7 Common Resume Mistakes

  1. Using a Job Objective header.
  2. Formatting the text in a way that is not easy to read quickly from top of page to bottom.
  3. Making spelling and grammar mistakes.
  4. Listing job functions not quantifiable results you’ve achieved on the job for your employer.
  5. Using a Resume Wizard template.
  6. Stealing information from a “best sample resume” found on Google.
  7. Using vague language or puffery in an attempt to sell yourself.

The reasons why you shouldn’t do these things:

I’ve seen that without fail people who use a Job Objective header state under this header: To use my skills to advance in my career. No. No. No. Your resume should detail what specific skills, traits, and experience you have that will benefit the company not you. If you’ve nailed down the perfect job for you and are applying for jobs that are in sync with your personality of course you’ll be able to advance in your career.

Over and over I’ve also seen that when a person uses a professional format for the text it makes an immediate improvement. This could be the sole reason you weren’t getting called for interviews in the past: the content is okay and the graphics are off-putting.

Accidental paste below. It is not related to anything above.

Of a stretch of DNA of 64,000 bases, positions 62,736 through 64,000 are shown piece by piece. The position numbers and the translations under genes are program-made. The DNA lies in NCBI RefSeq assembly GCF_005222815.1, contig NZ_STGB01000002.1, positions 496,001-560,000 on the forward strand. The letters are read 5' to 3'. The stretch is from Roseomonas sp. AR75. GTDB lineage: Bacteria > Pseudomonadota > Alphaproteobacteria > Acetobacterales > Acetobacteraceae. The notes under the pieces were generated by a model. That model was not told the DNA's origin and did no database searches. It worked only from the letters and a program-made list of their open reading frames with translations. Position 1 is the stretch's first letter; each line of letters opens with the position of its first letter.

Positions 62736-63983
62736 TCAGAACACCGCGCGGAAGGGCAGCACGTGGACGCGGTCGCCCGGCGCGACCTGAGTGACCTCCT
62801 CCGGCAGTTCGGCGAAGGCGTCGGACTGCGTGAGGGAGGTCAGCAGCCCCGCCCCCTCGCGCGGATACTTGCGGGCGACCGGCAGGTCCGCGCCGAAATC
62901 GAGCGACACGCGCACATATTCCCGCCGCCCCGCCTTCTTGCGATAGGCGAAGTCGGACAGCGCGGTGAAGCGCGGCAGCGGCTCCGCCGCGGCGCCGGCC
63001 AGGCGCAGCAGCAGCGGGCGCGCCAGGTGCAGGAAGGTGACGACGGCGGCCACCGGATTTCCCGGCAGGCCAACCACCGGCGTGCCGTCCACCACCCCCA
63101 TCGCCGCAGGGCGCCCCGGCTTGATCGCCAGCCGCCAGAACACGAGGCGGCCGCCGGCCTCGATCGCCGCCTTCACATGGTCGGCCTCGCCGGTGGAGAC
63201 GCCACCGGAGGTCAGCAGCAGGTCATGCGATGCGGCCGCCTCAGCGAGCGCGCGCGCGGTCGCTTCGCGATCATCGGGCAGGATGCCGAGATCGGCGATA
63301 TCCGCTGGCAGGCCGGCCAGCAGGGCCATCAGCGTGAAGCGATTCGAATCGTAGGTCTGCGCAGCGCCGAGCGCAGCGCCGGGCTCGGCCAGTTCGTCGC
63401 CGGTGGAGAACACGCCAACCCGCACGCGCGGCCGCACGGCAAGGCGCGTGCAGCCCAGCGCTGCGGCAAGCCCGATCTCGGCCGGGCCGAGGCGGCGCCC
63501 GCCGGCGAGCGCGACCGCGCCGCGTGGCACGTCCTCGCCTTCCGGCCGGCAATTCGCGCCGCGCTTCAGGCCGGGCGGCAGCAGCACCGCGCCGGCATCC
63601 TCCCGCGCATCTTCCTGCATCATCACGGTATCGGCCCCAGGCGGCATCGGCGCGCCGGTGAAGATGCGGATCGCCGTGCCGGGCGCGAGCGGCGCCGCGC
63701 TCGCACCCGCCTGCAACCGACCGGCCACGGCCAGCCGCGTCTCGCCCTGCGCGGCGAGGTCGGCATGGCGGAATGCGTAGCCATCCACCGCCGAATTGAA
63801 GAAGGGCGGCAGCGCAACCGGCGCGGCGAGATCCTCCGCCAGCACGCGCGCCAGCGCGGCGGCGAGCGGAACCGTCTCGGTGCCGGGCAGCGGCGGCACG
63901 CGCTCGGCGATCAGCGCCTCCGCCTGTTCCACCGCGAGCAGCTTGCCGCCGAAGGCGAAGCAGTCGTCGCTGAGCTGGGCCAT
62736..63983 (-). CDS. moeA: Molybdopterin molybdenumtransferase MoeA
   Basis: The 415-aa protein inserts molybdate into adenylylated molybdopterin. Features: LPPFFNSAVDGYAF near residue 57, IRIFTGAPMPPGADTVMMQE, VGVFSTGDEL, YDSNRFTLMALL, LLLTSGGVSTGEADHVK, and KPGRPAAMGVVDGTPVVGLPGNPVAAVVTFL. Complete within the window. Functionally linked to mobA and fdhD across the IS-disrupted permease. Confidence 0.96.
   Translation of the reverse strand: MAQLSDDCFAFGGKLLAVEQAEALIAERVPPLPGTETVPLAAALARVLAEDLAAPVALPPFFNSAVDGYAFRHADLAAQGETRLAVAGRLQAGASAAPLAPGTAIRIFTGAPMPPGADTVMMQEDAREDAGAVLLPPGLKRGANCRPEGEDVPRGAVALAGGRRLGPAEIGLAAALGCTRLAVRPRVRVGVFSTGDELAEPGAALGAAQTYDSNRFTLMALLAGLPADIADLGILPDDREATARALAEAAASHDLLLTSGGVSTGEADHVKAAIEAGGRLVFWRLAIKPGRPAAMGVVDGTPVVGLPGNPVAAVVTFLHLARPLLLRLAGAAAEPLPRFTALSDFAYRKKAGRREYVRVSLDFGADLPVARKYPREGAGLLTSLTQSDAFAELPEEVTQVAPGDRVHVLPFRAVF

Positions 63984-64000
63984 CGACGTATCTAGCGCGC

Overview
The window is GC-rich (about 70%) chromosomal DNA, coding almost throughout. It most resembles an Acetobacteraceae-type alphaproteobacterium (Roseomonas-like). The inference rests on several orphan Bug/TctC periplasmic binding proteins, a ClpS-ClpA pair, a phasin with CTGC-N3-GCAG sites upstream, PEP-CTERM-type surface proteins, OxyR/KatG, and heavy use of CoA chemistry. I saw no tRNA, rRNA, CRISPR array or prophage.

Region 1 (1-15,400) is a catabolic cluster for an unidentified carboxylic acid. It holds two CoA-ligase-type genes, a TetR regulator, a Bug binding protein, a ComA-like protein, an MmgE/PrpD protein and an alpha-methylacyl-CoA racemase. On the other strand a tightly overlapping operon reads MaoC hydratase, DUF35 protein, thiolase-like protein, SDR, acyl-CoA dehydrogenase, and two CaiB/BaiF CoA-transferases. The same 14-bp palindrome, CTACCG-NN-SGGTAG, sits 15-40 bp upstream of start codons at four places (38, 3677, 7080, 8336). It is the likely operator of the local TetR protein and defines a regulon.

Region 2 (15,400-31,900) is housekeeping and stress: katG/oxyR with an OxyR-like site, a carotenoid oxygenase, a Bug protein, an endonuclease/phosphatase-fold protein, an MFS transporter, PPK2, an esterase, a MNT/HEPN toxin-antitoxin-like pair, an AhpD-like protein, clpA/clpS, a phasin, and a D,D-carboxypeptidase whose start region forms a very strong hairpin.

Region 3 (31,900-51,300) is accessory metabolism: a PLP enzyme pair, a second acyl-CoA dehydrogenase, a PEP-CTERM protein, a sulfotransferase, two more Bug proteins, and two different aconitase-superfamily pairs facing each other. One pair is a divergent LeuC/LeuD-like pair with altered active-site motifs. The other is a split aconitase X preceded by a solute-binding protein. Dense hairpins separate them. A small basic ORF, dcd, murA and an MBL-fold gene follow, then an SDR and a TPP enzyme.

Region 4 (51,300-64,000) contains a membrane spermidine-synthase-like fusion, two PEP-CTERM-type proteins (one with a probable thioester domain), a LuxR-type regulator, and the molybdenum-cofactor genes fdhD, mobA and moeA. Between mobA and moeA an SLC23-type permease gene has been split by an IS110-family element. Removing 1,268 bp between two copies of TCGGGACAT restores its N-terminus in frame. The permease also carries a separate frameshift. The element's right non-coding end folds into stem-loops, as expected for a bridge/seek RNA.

For any job and especially one that requires attention to detail making spelling and grammar mistakes will land your resume in the trash pile in seconds.

To stand out from other candidates who have performed the same functions on a job you must list quantifiable results you achieved in your positions.

It goes without saying that a Resume Wizard template is not a good idea for crafting your compelling sales pitch. In 2021 any job applicant should and must be able to create outstanding graphics for their resume on their own. Without relying on a Wizard that has aqua text or uses a photo. No photos on a resume either.

I have rarely discovered a “best sample resume” via a Google search that is any good. You can search for a great resume sample for the job you’re applying for. Only use your judgment to figure out how to customize what you find in your own words. Some sample resumes are OK. Most leave a lot to be desired.

In the 1990s I saw a resume that stated a person “walked on water.” Unless you’re Jesus you cannot claim to have walked on water. This resume also claimed that the person “made order out of chaos.”

Author: Christina Bruni

Christina Bruni is the author of the new book Working Assets: A Career Guide for Peers. She contributed a chapter "Recovery is Within Reach" to Benessere Psicologico: Contemporary Thought on Italian American Mental Health.

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